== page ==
To let Run free or not to Run Free that is the question

Discussion in 'Turkeys' started by frank53061, May 27, 2012.

  1. I have 17 Red Bourbon Poults and 8 Chics that are almost 10 weeks old and they love there greens I will pick some every other day and put it in the 25 foot by 25 foot run.
    I am conflicted weather to allow them to free range with my adult Chickens.
    Its not that I,m afraid of pecking that's normal its if the Turkeys will come back into the run to be put back into there coop at night.
    My Chickens in the past have always come back to be secured
    every night.
    Its a gamble with the Turkeys and at 10 weeks is this old enough I don't want to loose any of them if possible.
    The only trouble with the Chickens is once in awhile they see greener grass so to speak across the road and have to be herded back.
    I have 3 acres of woods and 1 acre of yard not fenced.
    Any advise.
  2. sourland

    sourland Broody Magician

    May 3, 2009
    New Jersey
    Do wild turkeys frequent your property? If so, I would be concerned that yours might join them.
  3. No wild Turkeys that I have ever seen but I have seen more deer around I hear that dear will use Turkeys as a early warning and tend to hang around.

    Or not LOL.
  4. ccrawf

    ccrawf Songster

    Nov 6, 2009
    Springfield, Missouri
    The best option would obviously be to have fence around them. I have a similar set up, about 8 turkeys, 10 chickens and now 5 geese (2 adults and 3 goslings) that share the same coop. They have a fenced in yard that they run in most of the time, but occasionally I let them out to run around in the yard. I have a lot of area that isn’t fenced in and it is definitely greener. Sometimes they get out in the road, or cross it to the neighbors. The geese tend to lead this trek, so I just have to watch and herd them back. I have a white plastic bucket I use to feed them scraps in, and I just take that out and they come running. I also have 4 peacocks that are in a separate enclosure, and I often let them all out to run together.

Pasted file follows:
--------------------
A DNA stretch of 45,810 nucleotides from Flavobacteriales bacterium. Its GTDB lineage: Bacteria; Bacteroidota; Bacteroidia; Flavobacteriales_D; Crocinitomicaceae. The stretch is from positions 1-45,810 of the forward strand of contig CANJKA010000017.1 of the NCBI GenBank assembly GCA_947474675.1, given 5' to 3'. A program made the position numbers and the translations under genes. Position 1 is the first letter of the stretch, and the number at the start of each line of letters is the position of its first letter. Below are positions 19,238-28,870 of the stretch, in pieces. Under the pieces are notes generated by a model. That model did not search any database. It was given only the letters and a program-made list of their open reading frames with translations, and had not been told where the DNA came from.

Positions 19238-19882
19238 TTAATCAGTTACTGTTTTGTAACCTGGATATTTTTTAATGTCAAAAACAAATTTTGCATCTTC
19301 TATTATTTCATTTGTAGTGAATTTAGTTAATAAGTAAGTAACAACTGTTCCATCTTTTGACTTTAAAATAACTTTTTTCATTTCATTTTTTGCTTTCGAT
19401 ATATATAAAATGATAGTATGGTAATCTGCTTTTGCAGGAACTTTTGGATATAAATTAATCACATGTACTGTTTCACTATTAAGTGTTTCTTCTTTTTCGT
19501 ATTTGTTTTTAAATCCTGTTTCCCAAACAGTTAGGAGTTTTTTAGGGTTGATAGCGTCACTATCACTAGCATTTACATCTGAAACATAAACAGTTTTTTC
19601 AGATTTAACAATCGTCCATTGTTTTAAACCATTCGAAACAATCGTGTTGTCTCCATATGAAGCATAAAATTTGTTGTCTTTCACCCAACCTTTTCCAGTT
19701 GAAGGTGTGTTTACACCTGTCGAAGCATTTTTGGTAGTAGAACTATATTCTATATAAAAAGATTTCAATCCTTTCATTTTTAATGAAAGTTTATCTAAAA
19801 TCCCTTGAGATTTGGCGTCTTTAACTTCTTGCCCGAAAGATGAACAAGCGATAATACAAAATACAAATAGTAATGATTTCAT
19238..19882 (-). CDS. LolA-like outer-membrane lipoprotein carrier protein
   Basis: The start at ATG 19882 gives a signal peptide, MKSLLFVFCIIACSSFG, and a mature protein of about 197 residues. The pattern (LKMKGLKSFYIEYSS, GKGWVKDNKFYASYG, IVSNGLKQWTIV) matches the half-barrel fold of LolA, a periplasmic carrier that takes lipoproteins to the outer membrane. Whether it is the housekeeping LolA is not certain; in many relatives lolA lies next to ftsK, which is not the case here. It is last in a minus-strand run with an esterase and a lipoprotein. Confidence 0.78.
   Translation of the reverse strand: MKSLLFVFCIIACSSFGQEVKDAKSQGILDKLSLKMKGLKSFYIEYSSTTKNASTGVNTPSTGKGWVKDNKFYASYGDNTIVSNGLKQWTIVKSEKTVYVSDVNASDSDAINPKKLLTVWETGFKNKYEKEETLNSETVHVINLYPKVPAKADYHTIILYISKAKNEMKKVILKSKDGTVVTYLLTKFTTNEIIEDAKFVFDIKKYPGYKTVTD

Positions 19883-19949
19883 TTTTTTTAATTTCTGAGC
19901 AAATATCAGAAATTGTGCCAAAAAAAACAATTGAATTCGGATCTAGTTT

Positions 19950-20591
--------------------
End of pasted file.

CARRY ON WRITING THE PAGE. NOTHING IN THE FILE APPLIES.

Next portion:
I don’t have any problems getting them back in their own coops. The peacocks will go into the chicken coop during the day, but they know to go back to their enclosure at night. Actually, I try to get them in earlier, or else they tend to fly up in the trees and then it is difficult getting them down. Sometimes the turkeys like to fly on top of the coop and I have to chase them down. Once in a while a chicken or turkey will get in a tree instead of going in the coop. I think a lot of it is training them what to do and where to go and making sure they do it regularly.
    I have 10 acres, and about 7 of it are woods. Mine never seem to go very far from the house. There were wild turkeys around in the past and at one point several came in the yard, but I’ve never had any of mine run off with them. Deer aren’t a problem here either. I think that unless they are totally enclosed, you will always have to go get them on occasion and bring them back.